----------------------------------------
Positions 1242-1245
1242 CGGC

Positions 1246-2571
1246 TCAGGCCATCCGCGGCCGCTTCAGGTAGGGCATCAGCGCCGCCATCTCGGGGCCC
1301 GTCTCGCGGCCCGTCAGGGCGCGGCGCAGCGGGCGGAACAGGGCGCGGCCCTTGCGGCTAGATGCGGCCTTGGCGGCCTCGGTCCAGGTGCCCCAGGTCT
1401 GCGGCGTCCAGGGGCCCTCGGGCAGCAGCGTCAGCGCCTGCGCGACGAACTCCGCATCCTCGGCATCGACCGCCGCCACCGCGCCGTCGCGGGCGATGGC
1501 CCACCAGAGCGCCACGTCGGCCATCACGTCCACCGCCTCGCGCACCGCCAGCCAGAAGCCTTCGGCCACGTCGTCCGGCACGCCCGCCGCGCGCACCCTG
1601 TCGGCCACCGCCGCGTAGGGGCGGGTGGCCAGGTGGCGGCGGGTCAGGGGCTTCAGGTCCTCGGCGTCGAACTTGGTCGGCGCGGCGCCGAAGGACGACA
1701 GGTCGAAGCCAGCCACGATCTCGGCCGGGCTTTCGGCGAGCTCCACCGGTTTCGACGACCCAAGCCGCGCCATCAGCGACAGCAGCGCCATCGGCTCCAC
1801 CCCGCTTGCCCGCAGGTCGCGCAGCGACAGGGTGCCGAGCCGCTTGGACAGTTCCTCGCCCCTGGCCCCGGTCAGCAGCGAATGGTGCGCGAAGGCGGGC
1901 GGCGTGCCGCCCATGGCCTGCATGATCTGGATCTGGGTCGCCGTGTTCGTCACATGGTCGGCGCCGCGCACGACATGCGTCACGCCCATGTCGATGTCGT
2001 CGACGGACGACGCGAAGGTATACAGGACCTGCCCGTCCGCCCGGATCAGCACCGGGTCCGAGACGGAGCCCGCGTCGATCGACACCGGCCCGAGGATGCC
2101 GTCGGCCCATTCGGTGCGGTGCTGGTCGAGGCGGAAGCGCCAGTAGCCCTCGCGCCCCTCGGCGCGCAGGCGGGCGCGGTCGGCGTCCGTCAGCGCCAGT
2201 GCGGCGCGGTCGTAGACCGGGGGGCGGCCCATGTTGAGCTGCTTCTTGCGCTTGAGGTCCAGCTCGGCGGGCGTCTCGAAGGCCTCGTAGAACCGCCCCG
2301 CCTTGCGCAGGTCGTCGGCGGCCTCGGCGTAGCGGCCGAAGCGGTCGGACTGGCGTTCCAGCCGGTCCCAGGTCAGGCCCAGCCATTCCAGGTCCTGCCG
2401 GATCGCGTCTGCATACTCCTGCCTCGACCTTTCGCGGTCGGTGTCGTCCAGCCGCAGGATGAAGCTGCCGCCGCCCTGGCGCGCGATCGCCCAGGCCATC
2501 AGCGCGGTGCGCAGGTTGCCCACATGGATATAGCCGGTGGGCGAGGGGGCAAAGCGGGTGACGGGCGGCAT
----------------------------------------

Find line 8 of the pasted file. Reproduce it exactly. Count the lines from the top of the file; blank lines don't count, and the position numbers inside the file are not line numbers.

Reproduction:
1601 TCGGCCACCGCCGCGTAGGGGCGGGTGGCCAGGTGGCGGCGGGTCAGGGGCTTCAGGTCCTCGGCGTCGAACTTGGTCGGCGCGGCGCCGAAGGACGACA